7. Her Ball: Cynder is a little crazy about her little blue ball with the bell inside. She’s really good at playing quiet games with it and will lie down rolling the ball around with her paw. This actually keeps her amused for quite a while so it’s handy for when she needs that little bit of time to play quietly, the only issue with this was that Luna couldn’t be around else she would want to play!

After four weeks the cast was off, she had a few pressure sores from it so had to stay a bit quiet for about another week. Thankfully now everything is better and she is running around like nothing ever happened! I wish I could of added walking to the list, as this is always helpful for calm puppies, but she was having a lot of issues with actually walking on the foot and it was causing her pain so this wasn’t possible.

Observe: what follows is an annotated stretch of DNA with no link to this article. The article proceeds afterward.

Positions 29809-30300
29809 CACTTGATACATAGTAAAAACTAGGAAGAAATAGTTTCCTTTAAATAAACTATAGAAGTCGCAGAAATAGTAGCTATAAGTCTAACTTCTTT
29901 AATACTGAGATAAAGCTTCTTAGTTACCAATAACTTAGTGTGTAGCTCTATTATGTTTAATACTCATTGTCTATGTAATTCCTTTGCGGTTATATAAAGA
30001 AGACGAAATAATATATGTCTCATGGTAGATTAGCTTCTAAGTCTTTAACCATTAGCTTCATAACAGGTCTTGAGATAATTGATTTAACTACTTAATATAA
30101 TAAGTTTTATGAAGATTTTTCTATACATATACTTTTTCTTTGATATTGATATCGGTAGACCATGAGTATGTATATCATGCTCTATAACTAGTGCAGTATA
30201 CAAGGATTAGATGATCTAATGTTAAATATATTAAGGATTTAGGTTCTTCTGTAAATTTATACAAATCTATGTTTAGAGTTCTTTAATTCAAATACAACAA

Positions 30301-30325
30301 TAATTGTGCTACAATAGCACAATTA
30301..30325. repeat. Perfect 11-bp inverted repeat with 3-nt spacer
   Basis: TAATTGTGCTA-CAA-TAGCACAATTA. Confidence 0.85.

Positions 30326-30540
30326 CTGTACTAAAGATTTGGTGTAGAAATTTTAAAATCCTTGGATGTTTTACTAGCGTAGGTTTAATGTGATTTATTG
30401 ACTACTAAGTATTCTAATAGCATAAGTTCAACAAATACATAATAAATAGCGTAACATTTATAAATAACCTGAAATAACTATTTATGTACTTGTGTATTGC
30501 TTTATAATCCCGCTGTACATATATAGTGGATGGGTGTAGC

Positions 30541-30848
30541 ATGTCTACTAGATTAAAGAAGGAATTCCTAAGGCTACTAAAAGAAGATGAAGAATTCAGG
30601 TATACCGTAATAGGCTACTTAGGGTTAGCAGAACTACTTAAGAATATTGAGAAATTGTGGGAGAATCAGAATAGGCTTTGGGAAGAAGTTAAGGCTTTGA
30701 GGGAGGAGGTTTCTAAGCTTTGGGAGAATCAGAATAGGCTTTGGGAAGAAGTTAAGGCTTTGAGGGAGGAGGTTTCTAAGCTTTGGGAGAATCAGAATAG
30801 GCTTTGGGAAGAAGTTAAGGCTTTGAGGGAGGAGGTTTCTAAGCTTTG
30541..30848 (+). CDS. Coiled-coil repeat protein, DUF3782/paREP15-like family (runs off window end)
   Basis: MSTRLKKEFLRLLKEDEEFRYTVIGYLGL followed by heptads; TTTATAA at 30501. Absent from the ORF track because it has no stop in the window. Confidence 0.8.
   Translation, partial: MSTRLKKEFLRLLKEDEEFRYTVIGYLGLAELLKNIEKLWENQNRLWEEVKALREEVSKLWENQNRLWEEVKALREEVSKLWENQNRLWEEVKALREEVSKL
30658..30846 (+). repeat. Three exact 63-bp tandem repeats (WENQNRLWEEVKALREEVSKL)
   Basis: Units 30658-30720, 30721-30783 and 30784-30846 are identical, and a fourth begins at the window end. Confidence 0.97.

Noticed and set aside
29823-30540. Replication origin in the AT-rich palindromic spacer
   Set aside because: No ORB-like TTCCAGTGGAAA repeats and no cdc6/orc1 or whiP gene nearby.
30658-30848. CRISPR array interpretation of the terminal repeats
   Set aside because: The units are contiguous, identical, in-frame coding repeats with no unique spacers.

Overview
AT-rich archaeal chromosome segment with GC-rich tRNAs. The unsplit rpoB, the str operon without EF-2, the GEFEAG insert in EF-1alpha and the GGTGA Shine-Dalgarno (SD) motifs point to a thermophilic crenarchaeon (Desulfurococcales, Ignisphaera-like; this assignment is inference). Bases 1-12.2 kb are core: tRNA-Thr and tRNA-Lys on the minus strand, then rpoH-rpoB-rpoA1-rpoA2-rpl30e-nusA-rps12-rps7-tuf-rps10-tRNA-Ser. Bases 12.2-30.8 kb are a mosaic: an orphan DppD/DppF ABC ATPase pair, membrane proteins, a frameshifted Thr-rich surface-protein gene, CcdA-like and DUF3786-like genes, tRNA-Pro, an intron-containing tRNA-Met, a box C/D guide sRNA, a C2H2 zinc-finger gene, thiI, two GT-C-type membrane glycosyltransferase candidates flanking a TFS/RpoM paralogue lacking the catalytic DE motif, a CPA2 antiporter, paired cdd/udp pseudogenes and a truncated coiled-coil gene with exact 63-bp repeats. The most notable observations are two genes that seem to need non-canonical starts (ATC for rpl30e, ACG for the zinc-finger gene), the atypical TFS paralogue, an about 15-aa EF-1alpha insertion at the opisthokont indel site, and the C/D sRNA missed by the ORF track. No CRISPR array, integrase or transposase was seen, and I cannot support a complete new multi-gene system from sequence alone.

What are some of the things you do to keep your dog calm?


The Six Levels of Treats (and how to determine their order)

One of the first things I learnt when I entered the crazy world of dog training was the different levels of training treats.

Being a typical Beagle meant that sometimes Luna would be happy with something, and then the next day wouldn’t bother even sitting for it. We quickly had to think up and organize her treats into levels so that if she was starting to lose focus we could mix it up for her. I never thought I would have the same issue with the Border Collie, Cynder, but she can also be a bit selective on what she will work for on a specific day.

Why Have a Treat Order?